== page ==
EU Trade Policy Review is an opportunity for the EU to better address animal welfare in trade
The Process, which was announced earlier in the Commission’s communication on Europe’s post-coronavirus recovery, will be backed up by a public consultation and by public meetings. The previous EU Trade Strategy, “Trade for All” was published in 2015 and did not address animal welfare.
However, since then, the context has changed and the EU has made concrete progress in addressing animal welfare in trade policy. In 2018, the modernised EU-Mexico Global Agreement included the first standalone chapter on animal welfare and antimicrobial resistance, with a reference to animal sentience, a commitment to better implement OIE standards and an overarching goal to enhance the protection and the welfare of animals. Also, the EU has recognised, for the first time in trade policy, the link between animal welfare and sustainability of food production systems.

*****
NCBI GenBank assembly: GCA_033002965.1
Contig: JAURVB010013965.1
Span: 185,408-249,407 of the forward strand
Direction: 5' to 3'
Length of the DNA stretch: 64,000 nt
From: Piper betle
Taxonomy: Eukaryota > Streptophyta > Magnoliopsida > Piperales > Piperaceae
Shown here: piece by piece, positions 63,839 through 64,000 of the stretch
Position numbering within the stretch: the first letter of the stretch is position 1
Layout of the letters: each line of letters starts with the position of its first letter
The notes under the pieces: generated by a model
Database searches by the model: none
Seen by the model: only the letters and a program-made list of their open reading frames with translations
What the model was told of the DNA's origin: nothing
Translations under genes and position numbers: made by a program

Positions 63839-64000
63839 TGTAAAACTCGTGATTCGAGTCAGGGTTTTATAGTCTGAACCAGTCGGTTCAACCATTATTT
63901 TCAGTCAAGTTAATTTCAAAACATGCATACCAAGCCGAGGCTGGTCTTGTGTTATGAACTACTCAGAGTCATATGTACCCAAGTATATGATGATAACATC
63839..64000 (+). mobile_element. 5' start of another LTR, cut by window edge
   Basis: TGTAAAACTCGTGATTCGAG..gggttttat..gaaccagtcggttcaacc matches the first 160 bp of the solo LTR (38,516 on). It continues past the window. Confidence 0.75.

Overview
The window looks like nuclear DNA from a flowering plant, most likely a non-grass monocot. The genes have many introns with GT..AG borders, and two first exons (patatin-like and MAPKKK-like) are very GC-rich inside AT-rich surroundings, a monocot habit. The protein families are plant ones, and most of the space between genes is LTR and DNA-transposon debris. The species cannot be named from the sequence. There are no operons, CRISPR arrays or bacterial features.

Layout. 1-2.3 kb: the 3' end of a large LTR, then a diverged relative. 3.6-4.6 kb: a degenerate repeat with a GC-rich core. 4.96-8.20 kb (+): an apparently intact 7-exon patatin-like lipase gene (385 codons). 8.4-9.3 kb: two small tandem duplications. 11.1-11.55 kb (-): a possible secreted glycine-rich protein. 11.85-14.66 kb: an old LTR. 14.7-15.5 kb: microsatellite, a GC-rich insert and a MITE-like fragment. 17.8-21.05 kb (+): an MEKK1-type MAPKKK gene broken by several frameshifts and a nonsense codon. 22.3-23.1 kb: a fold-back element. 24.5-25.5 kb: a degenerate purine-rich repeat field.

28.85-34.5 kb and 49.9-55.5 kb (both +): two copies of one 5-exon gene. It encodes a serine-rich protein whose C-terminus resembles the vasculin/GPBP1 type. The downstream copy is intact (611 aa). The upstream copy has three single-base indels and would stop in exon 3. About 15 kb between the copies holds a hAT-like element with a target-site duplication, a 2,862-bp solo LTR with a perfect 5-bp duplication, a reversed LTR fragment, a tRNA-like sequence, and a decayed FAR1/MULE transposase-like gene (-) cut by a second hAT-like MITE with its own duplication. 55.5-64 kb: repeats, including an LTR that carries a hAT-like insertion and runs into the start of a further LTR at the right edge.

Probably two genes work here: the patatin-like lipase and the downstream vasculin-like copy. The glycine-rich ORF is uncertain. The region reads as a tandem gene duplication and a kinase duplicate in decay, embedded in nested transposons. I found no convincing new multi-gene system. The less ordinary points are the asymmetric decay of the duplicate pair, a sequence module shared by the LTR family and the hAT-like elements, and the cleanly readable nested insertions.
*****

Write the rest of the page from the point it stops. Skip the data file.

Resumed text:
In 2017, the Commission included a first reference to animal welfare in its reflection paper on “harnessing globalisation”. However, the text only calls on trade policy to be used to enhance global governance on issues like, among others, animal welfare. It does not tackle the positive potential of animal welfare cooperation through trade agreements, nor the negative impact of unconditional liberalisation on animal welfare. In reaction to this communication, the European Parliament acknowledged this progress and called on the Commission calls “to expressly include animal welfare in its next trade policy strategy (...); to ensure trade preferences are conditional upon compliance with EU animal welfare standards, guaranteeing a more level playing field and respecting the wishes of most EU citizens;” and “to recognise the important role higher animal welfare standards can play in achieving several SDGs, notably on health in connection with antimicrobial resistance, and on climate change”.
This new Trade Strategy provides the Commission with the opportunity to reply to these calls and to clarify its thinking on how to address animal welfare in trade policy.
The consultation will run until 15 September. Eurogroup for Animals will make sure the voices of animals are heard in the process by sharing its contribution in the Summer.